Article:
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Technical FAQ: Bifurcation and high-speed shimmy

By Lennard Zinn in Colorado
Dear Readers,
I received a letter from a math professor pointing out that bicycle high-speed shimmy is not a resonance phenomenon like I said it was in a recent column; it’s a nonlinear bifurcation phenomenon called “Hopf Bifurcation.” So, I asked him to expound on this, and I’m putting it in here, because there may be some of you who find this as fascinating as I do.
—Lennard

Dear Lennard,
A linear analysis leading to resonance is appropriate for any system where there is an oscillator that is being forced at a special frequency — the resonance frequency — and when this happens, the amplitude can simply build to infinity. This is not what happens in bicycle instability for two reasons: first, there is no periodic forcing that causes the high-speed wobble (in fact, it can happen on a smooth road); and second, there is not a phenomenon that shows a characteristic building of amplitude.

Instead, the high-speed wobble is a critical phenomena, which is typical of bifurcations and bifurcation theory in general. Below the critical parameter value, you see one thing, in this case a stable equilibrium characteristic of a smooth ride, and slightly above the critical parameter, the smooth ride is no longer stable (but it still exists as an equilibrium, but an unstable equilibrium, just as standing a stick upright is an equilibrium but unstable because if it tips even slightly away from the exact equilibrium, it quickly drifts away), but the now unstable equilibrium gives way to a stable periodic orbit, which is the wobble. And as the parameter increases, the amplitude of the wobble can increase to some larger but fixed amplitude.

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The Dirt Dispatch: 5 tips for ’cross racing mountain bikers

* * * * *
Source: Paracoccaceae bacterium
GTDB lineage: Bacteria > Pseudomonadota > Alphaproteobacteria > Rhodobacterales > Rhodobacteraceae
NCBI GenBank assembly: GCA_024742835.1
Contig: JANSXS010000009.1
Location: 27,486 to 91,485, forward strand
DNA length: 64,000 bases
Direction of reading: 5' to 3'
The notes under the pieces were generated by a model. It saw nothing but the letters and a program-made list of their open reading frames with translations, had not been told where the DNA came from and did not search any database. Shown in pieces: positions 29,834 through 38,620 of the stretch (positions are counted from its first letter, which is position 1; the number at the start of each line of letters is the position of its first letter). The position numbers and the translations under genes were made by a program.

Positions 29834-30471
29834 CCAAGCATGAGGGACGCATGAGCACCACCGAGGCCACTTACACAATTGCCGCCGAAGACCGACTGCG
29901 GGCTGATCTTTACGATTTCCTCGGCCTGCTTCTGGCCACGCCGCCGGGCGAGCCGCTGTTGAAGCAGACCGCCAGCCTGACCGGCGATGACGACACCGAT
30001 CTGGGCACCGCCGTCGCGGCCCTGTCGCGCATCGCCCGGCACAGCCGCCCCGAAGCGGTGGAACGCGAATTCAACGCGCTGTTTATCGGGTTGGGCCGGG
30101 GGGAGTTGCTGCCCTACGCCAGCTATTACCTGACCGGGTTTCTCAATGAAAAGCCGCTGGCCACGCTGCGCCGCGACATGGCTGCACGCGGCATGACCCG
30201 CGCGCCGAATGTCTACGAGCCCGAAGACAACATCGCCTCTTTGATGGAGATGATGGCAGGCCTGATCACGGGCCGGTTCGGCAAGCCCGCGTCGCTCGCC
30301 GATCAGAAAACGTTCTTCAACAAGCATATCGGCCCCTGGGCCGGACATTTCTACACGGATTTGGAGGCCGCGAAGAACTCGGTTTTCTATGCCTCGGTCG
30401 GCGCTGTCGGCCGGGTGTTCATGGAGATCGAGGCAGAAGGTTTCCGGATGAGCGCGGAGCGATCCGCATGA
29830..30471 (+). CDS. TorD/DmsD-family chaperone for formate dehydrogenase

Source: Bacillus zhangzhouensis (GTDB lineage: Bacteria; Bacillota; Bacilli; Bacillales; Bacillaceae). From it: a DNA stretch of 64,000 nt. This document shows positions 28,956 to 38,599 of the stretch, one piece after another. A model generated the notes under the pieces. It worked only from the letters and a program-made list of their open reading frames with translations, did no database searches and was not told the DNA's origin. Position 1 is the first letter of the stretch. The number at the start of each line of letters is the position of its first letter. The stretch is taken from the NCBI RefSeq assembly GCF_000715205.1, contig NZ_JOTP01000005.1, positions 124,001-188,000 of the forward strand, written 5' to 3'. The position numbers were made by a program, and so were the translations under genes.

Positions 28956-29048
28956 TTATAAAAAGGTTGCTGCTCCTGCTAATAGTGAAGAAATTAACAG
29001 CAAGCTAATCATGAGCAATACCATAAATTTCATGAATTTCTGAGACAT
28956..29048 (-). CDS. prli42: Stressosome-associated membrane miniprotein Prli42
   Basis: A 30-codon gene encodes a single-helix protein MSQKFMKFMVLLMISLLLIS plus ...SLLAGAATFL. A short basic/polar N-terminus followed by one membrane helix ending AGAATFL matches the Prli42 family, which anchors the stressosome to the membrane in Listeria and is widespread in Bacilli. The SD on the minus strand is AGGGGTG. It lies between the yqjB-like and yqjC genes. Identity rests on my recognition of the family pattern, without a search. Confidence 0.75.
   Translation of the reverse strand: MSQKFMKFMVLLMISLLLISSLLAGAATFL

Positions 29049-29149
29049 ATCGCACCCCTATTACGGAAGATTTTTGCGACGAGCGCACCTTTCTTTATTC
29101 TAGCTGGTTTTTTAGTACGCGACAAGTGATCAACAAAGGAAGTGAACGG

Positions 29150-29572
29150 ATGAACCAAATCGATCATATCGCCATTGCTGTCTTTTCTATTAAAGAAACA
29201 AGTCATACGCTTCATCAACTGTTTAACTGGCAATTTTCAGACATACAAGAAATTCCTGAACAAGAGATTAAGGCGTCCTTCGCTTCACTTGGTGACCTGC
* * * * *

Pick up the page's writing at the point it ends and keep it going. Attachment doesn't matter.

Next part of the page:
By Spencer Powlison in Colorado
As someone who cut his teeth on singletrack, I’m a little biased when I say that mountain bikers have an edge when they hop into a cyclocross race. That being said, pinning a number on a skinsuit is a little different than zip-tying a plate to your bars. Here is my advice for ’cross-curious mountain bikers, earned from years of often ill-fated experience.

1. Prep for the start like it’s Black Friday
Never underestimate the importance of the race start. Sure, in some locales, like my New England homeland, mountain bike races shoot you right into gnarly singletrack, but often, in places like the west, courses are a tad more leisurely as they climb fire roads from the gun. Do not think you’ll be able to sort things out after the pandemonium of a cyclocross start. You need to be riding in the top 10 to stay out of trouble. It’s like a Black Friday Target stampede, except a bit less NASCAR apparel and fewer lunch lady arms. If you want to get little Jimmy that PlayStation he wants, you’ll need to be quick and have sharp elbows.

2. Mind the corners
Thank goodness you aren’t a pure roadie. Those guys have a lot more to learn when it comes to the wildly variable surfaces encountered on a ’cross course. Mountain bikers know how it feels to get loose on kitty litter over hardpack, or how to let a bike follow its own line on a muddy day. The problem is, you know how this feels on a bike with a couple inches of travel, meaty tires, and functional brakes. Cornering on a mountain bike is like trying to pick up a date at a raucous frat party, while the same maneuver on a ’cross bike is like wooing a snobby debutante at a fancy wine tasting. Cyclocross is all about finesse.

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Brian Holcombe

Brian Holcombe

Brian Holcombe is the editor of VeloNews.com. Holcombe joined VeloNews in 2009 following years spent introducing students to whitewater kayaking and working in avalanche control, among other more risky ventures. A Master of PR and Marketing Communications, his graduate work at the University of Denver focused on innovation, digital media management and custom publishing. Holcombe is a CSU Ram fan and proud parent, and has been accused of attacking too much on the VN lunch ride. Follow him on Twitter @FCBrian.